The Sackler Gallery in Washington D.C. will present Nasta'liq: The Genius of Persian Calligraphy beginning September 13, 2014. The exhibit will showcase Persian calligraphy from the 14th-16th centuries.
From the exhibit press release:
During a prolific 200-year period in the 14th-16th centuries, four master calligraphers invented one of the most aesthetically refined forms of Persian culture: nasta'liq, a type of calligraphy so beautiful that for the first time the expressive form of the words eclipsed their meaning. "Nasta'liq: The Genius of Persian Calligraphy," opening Sept. 13 at the Smithsonian's Arthur M. Sackler Gallery, displays 20 rarely seen masterworks created by the script's greatest practitioners, tracing its evolution from a simple style of writing to a potent form of artistic expression.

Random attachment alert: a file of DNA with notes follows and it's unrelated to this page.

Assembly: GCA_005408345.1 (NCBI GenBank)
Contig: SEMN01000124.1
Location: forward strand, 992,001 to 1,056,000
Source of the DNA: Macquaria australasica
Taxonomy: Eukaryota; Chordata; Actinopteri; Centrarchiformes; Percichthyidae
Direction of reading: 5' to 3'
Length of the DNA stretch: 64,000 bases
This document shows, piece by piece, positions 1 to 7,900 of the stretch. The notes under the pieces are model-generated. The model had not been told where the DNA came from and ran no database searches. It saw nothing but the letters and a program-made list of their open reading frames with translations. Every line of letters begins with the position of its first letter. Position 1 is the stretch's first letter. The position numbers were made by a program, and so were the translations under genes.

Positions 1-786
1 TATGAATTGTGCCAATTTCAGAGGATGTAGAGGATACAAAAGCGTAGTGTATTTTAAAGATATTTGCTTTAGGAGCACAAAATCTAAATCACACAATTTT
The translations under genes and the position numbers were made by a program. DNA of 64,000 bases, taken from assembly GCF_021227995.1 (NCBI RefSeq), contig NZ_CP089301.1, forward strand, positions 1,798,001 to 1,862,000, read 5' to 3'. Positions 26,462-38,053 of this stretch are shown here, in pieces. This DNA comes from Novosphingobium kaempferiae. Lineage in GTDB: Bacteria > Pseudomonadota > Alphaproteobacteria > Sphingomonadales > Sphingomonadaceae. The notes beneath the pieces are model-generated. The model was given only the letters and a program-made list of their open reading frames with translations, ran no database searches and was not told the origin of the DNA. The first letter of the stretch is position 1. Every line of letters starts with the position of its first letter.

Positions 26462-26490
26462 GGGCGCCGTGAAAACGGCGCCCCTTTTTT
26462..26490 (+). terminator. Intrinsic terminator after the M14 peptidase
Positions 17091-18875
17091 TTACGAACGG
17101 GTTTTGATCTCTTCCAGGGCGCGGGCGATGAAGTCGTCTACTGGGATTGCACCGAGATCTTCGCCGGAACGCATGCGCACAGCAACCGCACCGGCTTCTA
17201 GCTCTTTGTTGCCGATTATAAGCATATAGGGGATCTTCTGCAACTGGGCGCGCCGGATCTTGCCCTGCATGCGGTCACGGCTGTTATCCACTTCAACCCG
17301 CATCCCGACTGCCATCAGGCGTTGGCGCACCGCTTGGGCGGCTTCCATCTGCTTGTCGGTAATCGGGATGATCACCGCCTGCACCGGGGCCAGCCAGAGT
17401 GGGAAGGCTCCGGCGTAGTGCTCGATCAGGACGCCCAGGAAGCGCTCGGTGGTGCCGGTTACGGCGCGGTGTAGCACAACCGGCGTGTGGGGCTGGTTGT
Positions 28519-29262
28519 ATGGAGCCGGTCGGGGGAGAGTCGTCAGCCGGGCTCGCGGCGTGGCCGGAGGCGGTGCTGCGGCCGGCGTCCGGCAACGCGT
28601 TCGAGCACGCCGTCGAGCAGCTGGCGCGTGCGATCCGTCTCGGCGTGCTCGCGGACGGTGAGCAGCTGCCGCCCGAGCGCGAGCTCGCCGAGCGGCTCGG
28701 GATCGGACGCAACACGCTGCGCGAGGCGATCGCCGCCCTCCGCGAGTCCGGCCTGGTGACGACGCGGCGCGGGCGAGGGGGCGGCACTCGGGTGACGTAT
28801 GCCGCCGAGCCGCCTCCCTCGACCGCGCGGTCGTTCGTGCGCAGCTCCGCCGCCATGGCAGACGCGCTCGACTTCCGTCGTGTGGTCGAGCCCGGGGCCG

This is the first exhibition ever to focus specifically on nasta'liq, which was used primarily to write poetry, Persia's quintessential form of literature. With sinuous lines, short vertical strokes and an astonishing sense of rhythm, the script was an immediate success and was rapidly adopted throughout the Persian-speaking world from Turkey to India. The exhibition shows how generations of itinerant calligraphers, bound by the master-pupil relationship, developed, enhanced and spread nasta'liq between major artistic centers.